Changes in serum fast and slow skeletal troponin I concentration following maximal eccentric contractions
Faculty of Computing, Health and Science
School of Exercise and Health Sciences / Centre for Exercise and Sports Science Research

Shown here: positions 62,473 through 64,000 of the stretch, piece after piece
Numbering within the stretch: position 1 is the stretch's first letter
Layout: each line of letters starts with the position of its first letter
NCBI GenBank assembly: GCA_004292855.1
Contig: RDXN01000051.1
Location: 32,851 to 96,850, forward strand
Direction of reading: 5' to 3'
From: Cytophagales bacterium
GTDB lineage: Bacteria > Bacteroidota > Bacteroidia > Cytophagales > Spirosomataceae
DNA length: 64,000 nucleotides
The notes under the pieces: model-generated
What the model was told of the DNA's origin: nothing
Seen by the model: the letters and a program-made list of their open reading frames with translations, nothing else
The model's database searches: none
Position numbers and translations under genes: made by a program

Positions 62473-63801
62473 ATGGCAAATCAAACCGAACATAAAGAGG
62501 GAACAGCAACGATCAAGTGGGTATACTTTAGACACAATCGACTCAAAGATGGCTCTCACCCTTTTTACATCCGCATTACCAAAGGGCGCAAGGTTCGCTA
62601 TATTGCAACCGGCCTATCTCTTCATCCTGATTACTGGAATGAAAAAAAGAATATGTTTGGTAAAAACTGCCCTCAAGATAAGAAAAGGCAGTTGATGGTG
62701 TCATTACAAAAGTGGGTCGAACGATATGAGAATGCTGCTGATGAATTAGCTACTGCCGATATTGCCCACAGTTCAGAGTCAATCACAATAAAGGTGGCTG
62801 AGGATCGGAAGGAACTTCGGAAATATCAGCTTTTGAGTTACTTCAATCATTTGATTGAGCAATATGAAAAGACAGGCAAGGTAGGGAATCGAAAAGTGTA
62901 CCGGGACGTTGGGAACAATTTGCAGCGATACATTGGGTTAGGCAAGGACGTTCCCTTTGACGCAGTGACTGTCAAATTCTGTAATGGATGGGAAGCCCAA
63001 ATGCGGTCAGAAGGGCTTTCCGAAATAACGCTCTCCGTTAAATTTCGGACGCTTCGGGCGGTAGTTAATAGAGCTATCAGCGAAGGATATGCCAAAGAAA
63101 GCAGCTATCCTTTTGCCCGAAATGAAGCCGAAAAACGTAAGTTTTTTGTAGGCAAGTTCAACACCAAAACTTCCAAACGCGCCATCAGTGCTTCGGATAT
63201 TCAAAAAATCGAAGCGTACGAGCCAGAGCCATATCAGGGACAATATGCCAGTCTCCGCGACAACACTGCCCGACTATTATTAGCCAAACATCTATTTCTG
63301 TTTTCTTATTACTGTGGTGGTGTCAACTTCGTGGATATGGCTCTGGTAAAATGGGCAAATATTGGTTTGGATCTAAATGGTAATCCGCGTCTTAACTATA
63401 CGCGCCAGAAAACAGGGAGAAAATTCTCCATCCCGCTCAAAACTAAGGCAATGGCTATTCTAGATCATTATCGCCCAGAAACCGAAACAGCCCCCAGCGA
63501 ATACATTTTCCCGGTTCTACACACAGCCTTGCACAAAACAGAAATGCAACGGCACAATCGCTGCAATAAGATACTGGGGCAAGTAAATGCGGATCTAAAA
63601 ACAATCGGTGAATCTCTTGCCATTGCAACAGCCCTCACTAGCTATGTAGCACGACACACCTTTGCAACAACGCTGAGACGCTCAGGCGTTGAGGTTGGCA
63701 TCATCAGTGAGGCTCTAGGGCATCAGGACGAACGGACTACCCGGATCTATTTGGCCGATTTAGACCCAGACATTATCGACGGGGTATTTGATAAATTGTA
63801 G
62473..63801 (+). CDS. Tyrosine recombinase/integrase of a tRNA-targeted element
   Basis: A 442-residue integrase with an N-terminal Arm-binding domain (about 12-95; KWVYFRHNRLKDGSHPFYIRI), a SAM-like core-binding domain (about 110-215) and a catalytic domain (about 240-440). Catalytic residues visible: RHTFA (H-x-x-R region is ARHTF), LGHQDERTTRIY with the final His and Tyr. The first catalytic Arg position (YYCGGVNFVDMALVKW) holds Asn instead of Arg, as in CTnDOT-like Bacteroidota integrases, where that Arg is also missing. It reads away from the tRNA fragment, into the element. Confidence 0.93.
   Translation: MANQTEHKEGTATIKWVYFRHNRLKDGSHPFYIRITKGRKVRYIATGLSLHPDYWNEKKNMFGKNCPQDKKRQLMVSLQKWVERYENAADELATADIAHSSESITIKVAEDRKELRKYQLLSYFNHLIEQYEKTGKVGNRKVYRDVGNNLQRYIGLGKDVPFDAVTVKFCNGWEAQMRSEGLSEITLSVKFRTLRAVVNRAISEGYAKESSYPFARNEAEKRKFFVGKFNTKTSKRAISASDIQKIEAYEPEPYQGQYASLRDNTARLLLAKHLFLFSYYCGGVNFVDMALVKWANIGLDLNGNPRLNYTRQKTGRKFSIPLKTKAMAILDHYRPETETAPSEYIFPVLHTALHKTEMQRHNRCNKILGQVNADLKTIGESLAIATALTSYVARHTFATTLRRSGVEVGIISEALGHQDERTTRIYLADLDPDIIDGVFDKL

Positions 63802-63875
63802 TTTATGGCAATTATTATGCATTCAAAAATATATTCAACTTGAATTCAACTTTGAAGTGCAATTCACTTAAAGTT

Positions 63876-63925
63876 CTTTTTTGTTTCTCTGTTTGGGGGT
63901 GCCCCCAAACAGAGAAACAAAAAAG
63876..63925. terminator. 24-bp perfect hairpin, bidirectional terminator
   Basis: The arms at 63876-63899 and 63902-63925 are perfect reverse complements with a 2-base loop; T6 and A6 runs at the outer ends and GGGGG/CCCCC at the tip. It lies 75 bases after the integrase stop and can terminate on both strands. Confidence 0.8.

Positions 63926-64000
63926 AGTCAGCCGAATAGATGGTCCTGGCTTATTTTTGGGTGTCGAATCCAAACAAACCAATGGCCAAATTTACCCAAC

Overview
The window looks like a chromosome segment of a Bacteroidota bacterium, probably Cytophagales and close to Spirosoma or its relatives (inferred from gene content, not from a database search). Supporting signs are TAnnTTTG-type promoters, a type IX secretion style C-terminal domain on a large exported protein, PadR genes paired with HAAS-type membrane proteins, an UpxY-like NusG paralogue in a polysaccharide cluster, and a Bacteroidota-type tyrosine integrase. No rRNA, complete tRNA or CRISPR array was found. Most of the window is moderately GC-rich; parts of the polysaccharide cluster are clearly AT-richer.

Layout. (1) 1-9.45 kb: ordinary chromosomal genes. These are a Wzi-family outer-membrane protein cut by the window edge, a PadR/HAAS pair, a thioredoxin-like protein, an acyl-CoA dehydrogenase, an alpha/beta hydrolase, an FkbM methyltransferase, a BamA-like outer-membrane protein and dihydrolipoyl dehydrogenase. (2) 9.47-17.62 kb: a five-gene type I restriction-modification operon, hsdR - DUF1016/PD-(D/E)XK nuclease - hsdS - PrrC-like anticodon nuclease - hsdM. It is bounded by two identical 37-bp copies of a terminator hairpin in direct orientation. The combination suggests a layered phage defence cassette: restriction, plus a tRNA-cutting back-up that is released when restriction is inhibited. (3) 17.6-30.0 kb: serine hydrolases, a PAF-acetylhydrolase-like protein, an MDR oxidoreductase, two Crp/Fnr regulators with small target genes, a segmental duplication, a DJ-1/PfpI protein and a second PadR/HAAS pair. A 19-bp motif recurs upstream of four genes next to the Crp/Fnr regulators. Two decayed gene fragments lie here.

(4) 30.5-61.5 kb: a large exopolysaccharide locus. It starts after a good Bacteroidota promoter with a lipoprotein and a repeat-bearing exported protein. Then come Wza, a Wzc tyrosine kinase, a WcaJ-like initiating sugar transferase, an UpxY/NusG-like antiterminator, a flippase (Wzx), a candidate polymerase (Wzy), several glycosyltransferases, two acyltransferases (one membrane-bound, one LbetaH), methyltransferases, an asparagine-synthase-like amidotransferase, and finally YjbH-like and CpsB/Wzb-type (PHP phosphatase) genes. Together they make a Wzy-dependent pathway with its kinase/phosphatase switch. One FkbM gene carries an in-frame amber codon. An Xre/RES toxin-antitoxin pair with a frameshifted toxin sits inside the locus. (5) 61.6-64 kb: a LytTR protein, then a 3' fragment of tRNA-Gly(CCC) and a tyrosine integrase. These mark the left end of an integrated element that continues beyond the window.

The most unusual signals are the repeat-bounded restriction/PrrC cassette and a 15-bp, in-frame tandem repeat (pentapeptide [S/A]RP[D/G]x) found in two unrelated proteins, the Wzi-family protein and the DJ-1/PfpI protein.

Objectives: We tested the hypothesis that fast skeletal muscle troponin I (fsTnI) concentration in serum would increase more than those of slow skeletal muscle troponin I (ssTnI) after eccentric exercise of the elbow flexors using a sensitive blood marker to track fibre specific muscle damage. Design: Observational comparison of response in a single experimental group. Methods: Eight young men (26.4 ± 6.2 years) performed 210 (35 sets of 6) eccentric contractions of the elbow flexors on an isokinetic dynamometer with one arm. Changes in serum fsTnI and ssTnI concentrations, serum creatine kinase (CK) activity, and maximal voluntary isometric contraction torque (MVIC) before and 1, 2, 3, 4 and 14 days following exercise were analysed by a Student–Newman–Keuls multiple comparison test. The relationship between serum CK activity and fsTnI or ssTnI concentrations was determined using a Pearson's product moment correlation. Results: Significant (P < 0.05) decreases in MVIC and increases in serum CK activity and fsTnI were evident after exercise, but ssTnI did not change. The time course of changes in fsTnI was similar to that of CK, peaking at 4 days post-exercise, and the two were highly correlated (r = 0.8). Conclusions: Increases in serum fsTnI concentrations reflect muscle damage, and it seems likely that only fast twitch fibres were damaged by eccentric contractions.